We know Star Trek’s biggest mistake, and Star Trek: Enterprise is its victim.
With a property as long-lived and complex as Star Trek, there are bound to be mistakes, especially since it wasn’t originally meant to be a multi-series, multi-film, shared cinematic universe. Of course continuity errors, science slip-ups, and egregious stretches of logic, physics, and characters abound in the nearly 57-year-old franchise, but we think the bigger mistakes happen in broad-stroke decisions. So what decision counts as the franchise’s worst mistake?
With no other new Trek series to act as an anchor the way TNG and DS9 had in previous years, Enterprise was left to represent and uphold Star Trek all on its own with a new, risky concept and without the franchise’s name in its title.
It might just be what was done with Star Trek: Enterprise—not the series itself, but how it was managed. As we’ve noted before, Star Trek: The Next Generation was a huge risk that paid off handsomely. Not only did it become wildly popular just in time for the franchise’s 25th anniversary, but it outlasted the Original Series by four additional seasons, ultimately leading to four TNG films, three more TV series, and the longest stretch to date of constant new Star Trek on television—18 years.
It’s possible that stretch could have been longer, though, had Star Trek: Enterprise been handled differently. After TNG became successful, Star Trek: Deep Space Nine began while the previous series was still producing new episodes. A few years later, when TNG ended, Star Trek: Voyager began in the midst of DS9’s run.
All three of those series ran seven seasons each, so that it simply became expected that the next Trek series would also run for seven seasons. But here’s where the mistakes start. First, that assumption—an understandable one at the time—was made, meaning writers and producers had a seven-year mission in mind for the NX-01 before she even launched.
Then, the series began without the Star Trek name as Enterprise and was premiered after the finale of Star Trek: Voyager. With no other new Trek series to act as an anchor the way TNG and DS9 had in previous years, Enterprise was left to represent and uphold Star Trek all on its own with a new, risky concept and without the franchise’s name in its title. But none of those were the biggest mistake.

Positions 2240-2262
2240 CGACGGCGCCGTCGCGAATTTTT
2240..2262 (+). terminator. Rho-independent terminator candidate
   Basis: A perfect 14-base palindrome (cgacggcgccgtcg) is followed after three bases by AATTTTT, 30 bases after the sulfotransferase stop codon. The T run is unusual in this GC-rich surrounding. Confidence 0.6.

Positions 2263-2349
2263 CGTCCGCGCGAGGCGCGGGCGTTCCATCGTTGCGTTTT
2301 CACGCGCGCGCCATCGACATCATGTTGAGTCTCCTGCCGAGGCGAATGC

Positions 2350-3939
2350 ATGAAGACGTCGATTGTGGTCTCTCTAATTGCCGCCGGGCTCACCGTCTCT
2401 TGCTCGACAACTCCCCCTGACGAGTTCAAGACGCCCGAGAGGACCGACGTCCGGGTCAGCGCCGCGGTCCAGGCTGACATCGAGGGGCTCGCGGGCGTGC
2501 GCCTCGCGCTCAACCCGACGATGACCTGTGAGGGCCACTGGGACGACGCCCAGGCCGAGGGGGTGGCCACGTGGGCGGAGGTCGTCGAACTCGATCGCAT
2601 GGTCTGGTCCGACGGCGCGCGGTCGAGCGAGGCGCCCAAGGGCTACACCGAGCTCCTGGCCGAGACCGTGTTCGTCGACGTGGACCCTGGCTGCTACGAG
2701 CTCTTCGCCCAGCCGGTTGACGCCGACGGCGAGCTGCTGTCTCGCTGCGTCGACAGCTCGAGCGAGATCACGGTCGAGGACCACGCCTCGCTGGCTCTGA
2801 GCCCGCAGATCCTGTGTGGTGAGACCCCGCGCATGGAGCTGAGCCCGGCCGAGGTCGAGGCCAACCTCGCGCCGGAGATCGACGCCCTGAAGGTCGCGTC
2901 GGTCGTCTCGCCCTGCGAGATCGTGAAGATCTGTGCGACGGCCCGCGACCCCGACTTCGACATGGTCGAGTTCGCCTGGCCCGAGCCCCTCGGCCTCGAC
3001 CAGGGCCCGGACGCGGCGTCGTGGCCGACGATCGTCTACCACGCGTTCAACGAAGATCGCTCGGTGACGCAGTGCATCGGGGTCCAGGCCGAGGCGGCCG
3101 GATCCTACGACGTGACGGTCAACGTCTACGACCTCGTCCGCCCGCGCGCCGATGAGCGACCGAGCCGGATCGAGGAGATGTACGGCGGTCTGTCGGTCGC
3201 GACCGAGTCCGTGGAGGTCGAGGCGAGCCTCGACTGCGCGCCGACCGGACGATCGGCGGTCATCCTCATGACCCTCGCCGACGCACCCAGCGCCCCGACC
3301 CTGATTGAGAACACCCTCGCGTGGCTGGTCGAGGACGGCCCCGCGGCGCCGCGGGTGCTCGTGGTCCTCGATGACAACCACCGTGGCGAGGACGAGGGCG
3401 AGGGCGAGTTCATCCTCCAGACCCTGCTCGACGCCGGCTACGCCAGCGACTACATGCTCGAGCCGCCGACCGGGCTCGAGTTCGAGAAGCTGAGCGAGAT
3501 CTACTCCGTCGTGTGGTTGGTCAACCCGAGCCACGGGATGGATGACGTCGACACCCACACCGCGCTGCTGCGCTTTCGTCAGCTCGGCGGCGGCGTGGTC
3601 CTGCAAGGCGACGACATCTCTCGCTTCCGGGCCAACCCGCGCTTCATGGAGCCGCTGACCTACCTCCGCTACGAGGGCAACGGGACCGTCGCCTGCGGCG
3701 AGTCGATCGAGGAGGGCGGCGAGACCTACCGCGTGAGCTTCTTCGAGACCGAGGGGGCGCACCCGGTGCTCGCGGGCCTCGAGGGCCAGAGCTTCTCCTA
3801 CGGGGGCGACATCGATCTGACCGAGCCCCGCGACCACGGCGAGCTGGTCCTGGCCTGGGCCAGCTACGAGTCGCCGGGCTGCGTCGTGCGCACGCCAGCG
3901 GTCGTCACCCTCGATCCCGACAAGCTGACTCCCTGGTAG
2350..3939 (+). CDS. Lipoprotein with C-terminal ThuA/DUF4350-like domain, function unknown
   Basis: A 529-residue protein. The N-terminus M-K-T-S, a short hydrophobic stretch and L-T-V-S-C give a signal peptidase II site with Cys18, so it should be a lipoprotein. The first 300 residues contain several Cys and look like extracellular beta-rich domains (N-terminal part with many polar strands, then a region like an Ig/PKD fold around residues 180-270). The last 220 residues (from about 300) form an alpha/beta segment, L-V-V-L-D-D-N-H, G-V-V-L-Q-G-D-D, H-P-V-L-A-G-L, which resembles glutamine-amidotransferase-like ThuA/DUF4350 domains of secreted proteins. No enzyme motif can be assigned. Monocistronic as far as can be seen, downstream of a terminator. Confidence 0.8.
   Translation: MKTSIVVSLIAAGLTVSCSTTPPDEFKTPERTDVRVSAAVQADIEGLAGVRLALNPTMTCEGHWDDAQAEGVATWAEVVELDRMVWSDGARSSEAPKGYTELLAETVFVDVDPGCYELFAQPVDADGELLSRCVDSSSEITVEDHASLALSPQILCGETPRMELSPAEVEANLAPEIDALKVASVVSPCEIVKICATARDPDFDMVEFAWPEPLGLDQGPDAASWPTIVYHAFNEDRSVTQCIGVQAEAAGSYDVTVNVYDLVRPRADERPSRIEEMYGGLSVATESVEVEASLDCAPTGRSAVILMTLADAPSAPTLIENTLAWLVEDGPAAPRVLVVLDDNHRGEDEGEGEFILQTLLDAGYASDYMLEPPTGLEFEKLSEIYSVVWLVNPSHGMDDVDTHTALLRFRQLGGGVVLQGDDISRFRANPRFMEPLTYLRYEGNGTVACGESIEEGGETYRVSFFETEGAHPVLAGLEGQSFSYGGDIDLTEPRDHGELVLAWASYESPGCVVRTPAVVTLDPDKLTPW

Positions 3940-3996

Enterprise Should Never Have Aired On CBS
The biggest mistake was putting Enterprise on CBS. Star Trek had, to that point, thrived in syndication. In 1969, after struggling to get three seasons on NBC, the Original Series could not survive cancellation again, and it was not until the episodes were syndicated and aired at different times on different channels across the country that the show expanded its audience and began building a stronger fanbase. It was syndication that gave Star Trek new life after cancellation, and it was that new life that spawned zines, fanfic, and conventions.
When it came time to make Star Trek: The Next Generation, Paramount had learned its lesson, launching it as a first-run syndicated series instead of a network show. This allowed the series to tap into the syndicated market from the start, and it never looked back. It was this same strategy that gave both Deep Space Nine and Voyager their long lives.
Perhaps it was admittedly understandable hubris that created the expectation of seven seasons and led Paramount to decide to launch Enterprise as a network show. Whatever the case, the decision was made, and the fallout was almost immediate. Each season, the series struggled to find its audience, prompting increasingly desperate efforts to retool the show in hopes of attracting viewers. Each season, the ratings got lower and lower.
By Season 4—practically a gift from CBS—cancellation was unavoidable. The show’s writers were forced to cram their vision of a series that led to the founding of the United Federation of Planets into one remaining season and one terrible holodeck finale. That episode sucked the life out of what became a rushed birth for the storied interstellar organization, killing the middling momentum the series had managed to create.
And let’s be clear: Enterprise (mercifully renamed Star Trek: Enterprise in its third season) is good Star Trek. At times, it’s even great Star Trek, and it has had a lasting impact on the rest of the franchise, from the Kelvin films to Strange New Worlds. It was lovingly made by many of the same talented artists who brought us the rest of the Berman era.
By Season 4, cancellation was unavoidable. The show’s writers were forced to cram their vision of a series that led to the founding of the United Federation of Planets into one remaining season and one terrible holodeck finale.
But it could have been so much more. Not since the Original Series had Star Trek risked a network show, and not since then had it struggled so hard to survive. By the time Enterprise ended in 2005, many felt Star Trek itself had finally died after having been declared dead so many times before.
The next five years felt very long to Trek fans and, as the new eras emerged, it was clear that Star Trek would never be the same again.
To be fair, Star Trek shouldn’t stay the same; the entire series is about growth, progress, and positive change, and also about taking bold risks. But it would have been nice to see Star Trek: Enterprise and the Berman era end with a bang instead of a whimper. Maybe in the future, some temporal paradox will see Crewman Daniels showing up with episodes of the series that could have been. Until then, we can be glad for the good Star Trek: Enterprise was able to accomplish, despite being the victim of Star Trek’s biggest mistake.